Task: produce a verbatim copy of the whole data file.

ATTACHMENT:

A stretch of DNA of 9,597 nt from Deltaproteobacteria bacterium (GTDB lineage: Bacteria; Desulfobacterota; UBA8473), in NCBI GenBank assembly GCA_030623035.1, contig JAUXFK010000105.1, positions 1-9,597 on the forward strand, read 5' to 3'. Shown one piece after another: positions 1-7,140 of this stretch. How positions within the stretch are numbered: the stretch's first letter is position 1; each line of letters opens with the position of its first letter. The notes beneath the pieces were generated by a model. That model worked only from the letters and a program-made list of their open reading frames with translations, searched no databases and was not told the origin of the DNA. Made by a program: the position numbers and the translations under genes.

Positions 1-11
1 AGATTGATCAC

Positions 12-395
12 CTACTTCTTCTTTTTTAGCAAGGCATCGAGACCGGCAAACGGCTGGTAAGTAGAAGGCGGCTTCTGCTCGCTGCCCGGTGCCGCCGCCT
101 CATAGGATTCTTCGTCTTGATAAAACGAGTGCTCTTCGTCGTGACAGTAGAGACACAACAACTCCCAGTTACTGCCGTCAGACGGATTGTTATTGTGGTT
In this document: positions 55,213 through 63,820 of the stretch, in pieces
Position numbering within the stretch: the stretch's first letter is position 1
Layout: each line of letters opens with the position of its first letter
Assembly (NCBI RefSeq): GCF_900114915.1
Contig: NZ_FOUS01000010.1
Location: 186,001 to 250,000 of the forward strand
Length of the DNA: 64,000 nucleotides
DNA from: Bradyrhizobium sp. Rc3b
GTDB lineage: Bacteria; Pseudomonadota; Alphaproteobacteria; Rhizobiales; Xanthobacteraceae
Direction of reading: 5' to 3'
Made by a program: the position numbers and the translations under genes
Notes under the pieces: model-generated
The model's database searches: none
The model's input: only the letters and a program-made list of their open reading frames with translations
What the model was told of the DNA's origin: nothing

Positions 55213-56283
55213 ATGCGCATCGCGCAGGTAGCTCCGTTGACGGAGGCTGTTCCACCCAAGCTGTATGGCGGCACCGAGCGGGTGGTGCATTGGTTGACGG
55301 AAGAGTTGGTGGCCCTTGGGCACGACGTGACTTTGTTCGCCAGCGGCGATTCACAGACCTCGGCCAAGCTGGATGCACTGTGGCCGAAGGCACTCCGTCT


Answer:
A stretch of DNA of 9,597 nt from Deltaproteobacteria bacterium (GTDB lineage: Bacteria; Desulfobacterota; UBA8473), in NCBI GenBank assembly GCA_030623035.1, contig JAUXFK010000105.1, positions 1-9,597 on the forward strand, read 5' to 3'. Shown one piece after another: positions 1-7,140 of this stretch. How positions within the stretch are numbered: the stretch's first letter is position 1; each line of letters opens with the position of its first letter. The notes beneath the pieces were generated by a model. That model worked only from the letters and a program-made list of their open reading frames with translations, searched no databases and was not told the origin of the DNA. Made by a program: the position numbers and the translations under genes.

Positions 1-11
1 AGATTGATCAC

Positions 12-395
12 CTACTTCTTCTTTTTTAGCAAGGCATCGAGACCGGCAAACGGCTGGTAAGTAGAAGGCGGCTTCTGCTCGCTGCCCGGTGCCGCCGCCT
101 CATAGGATTCTTCGTCTTGATAAAACGAGTGCTCTTCGTCGTGACAGTAGAGACACAACAACTCCCAGTTACTGCCGTCAGACGGATTGTTATTGTGGTT
In this document: positions 55,213 through 63,820 of the stretch, in pieces
Position numbering within the stretch: the stretch's first letter is position 1
Layout: each line of letters opens with the position of its first letter
Assembly (NCBI RefSeq): GCF_900114915.1
Contig: NZ_FOUS01000010.1
Location: 186,001 to 250,000 of the forward strand
Length of the DNA: 64,000 nucleotides
DNA from: Bradyrhizobium sp. Rc3b
GTDB lineage: Bacteria; Pseudomonadota; Alphaproteobacteria; Rhizobiales; Xanthobacteraceae
Direction of reading: 5' to 3'
Made by a program: the position numbers and the translations under genes
Notes under the pieces: model-generated
The model's database searches: none
The model's input: only the letters and a program-made list of their open reading frames with translations
What the model was told of the DNA's origin: nothing

Positions 55213-56283
55213 ATGCGCATCGCGCAGGTAGCTCCGTTGACGGAGGCTGTTCCACCCAAGCTGTATGGCGGCACCGAGCGGGTGGTGCATTGGTTGACGG
55301 AAGAGTTGGTGGCCCTTGGGCACGACGTGACTTTGTTCGCCAGCGGCGATTCACAGACCTCGGCCAAGCTGGATGCACTGTGGCCGAAGGCACTCCGTCT